Unless Congress and President Bush act quickly, more than
one million Americans will soon run out of the Unemployment Insurance benefits
they desperately need to survive in these perilous economic times.
The unemployment rate, already at its highest level in
almost five years, seems certain to continue rising. So will the number of
jobless workers who will lose their eligibility for the benefits that have kept
them going while they looked for work. The number losing benefits should reach
800,000 by October, 1.1 million by year's end.
Man or woman. White or a minority.
white-collar. Well-educated or with less than a high school education. All
groups have been hard hit.
Curing the many economic ills that have contributed to
the workers' plight, and to the nation's other severe economic problems, is a
very large order. But surely we can at least try to ease the suffering of those
who've been denied the chance to earn a living because of economic developments
beyond their control.
The vehicle for that is a bill now pending in Congress.
It would extend unemployment compensation for those who've exhausted the 39
weeks of benefits - now averaging $285 a week -- that are provided by the
government through state and federal taxes on employers
The benefit payout
period was raised in June from 26
weeks. But the steep and steady increase in unemployment since then to the
current level of almost 6 percent or more than 9 million workers, has made
further extension essential. The pending bill would extend the basic period by
seven weeks to 46. States with jobless rates of 6 percent or more would have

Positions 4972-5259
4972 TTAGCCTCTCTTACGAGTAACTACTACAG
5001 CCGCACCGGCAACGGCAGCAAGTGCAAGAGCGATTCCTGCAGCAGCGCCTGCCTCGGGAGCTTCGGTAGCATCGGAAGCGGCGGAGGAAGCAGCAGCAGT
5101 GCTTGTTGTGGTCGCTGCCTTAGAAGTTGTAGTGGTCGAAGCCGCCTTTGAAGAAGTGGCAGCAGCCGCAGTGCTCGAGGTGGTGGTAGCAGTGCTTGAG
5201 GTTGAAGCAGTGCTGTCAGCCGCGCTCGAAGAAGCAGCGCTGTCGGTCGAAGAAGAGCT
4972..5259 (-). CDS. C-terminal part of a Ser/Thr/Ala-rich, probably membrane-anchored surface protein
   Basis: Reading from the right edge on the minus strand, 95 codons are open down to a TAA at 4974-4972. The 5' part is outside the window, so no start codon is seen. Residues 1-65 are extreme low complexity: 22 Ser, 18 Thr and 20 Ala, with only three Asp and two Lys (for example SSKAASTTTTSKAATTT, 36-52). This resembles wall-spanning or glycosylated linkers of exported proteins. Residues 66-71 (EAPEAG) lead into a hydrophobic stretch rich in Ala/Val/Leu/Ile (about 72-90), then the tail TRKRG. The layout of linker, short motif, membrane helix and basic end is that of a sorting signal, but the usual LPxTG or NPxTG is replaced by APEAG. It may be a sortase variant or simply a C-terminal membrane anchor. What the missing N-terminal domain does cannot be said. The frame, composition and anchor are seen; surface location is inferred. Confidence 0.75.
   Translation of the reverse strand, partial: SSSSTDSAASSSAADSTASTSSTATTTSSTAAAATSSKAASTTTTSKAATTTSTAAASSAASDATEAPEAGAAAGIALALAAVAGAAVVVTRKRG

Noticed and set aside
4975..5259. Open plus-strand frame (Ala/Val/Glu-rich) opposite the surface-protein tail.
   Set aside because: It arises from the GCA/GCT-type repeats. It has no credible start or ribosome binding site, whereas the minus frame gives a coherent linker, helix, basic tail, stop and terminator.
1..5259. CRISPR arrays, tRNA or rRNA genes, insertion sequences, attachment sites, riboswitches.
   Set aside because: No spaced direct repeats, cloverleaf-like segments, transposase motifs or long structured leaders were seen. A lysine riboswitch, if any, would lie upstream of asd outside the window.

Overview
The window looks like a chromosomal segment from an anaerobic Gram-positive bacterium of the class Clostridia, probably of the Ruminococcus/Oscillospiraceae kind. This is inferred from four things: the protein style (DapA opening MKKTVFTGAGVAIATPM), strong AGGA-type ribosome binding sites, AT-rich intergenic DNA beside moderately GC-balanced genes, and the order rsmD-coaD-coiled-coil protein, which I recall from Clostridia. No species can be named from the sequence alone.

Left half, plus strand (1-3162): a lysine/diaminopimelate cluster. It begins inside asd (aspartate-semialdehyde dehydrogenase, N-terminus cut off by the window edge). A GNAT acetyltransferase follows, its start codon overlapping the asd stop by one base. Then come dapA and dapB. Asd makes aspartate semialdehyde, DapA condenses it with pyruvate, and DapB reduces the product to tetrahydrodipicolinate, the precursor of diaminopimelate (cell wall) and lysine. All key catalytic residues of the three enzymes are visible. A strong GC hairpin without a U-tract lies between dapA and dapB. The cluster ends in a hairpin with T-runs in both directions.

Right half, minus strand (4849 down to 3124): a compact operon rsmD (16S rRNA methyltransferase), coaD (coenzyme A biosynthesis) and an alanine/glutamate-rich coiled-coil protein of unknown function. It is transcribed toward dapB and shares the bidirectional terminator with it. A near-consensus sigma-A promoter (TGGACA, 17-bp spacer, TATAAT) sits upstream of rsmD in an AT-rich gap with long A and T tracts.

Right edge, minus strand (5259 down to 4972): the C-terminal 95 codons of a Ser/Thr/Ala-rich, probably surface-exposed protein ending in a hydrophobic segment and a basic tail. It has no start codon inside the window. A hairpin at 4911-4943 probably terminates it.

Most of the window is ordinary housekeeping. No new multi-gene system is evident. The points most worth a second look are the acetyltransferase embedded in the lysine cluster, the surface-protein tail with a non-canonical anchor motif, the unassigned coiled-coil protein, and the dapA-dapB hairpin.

the authority to extend benefits beyond that, for up to 52 weeks. Currently,
that would include 13 states and the District of Columbia.
Extension would not only give jobless workers and their
families badly needed aid, but also would help boost the sagging economy by
putting $1 billion to $2 billion a month into circulation almost immediately.
Boosting the economy was in fact a main reason for
creation of the unemployment insurance system, during the Great Depression of
the 1930s. For it puts money into the hands of people who must immediately
spend it - for food, housing and other basic necessities.
Certainly the economy was noticeably helped during the
recessions of the early 1990s when Congress extended the benefit payout period
on five different occasions. Benefits also were extended with a positive
effectduring the recession of 2001. The latest extension, in June, had at least
the apparent effect of helping ease recessionary pressures.
Congressional Democrats and their AFL-CIO allies hope to
make extension a key part of an economic stimulus package that also would
include an expanded food stamp program, and a public works program that would
put jobless Americans to work building or repairing schools, roads, bridges and
other essential facilities.
Although the main concern should be about the millions
who can't find jobs, many of those who do manage to get work need help, too.
They often can find only part-time jobs or have no choice but to take jobs
paying less than their previous jobs and providing reduced fringe benefits.
That, in turn, can put a strain on local governments, which might have to
provide services, such as health care, that the workers' previous employers had
But, of course, it is workers who remain jobless who
suffer the most and who put the greatest burden on government. And it is they
who most need help - and need it now.
Copyright (c) 2008 Dick Meister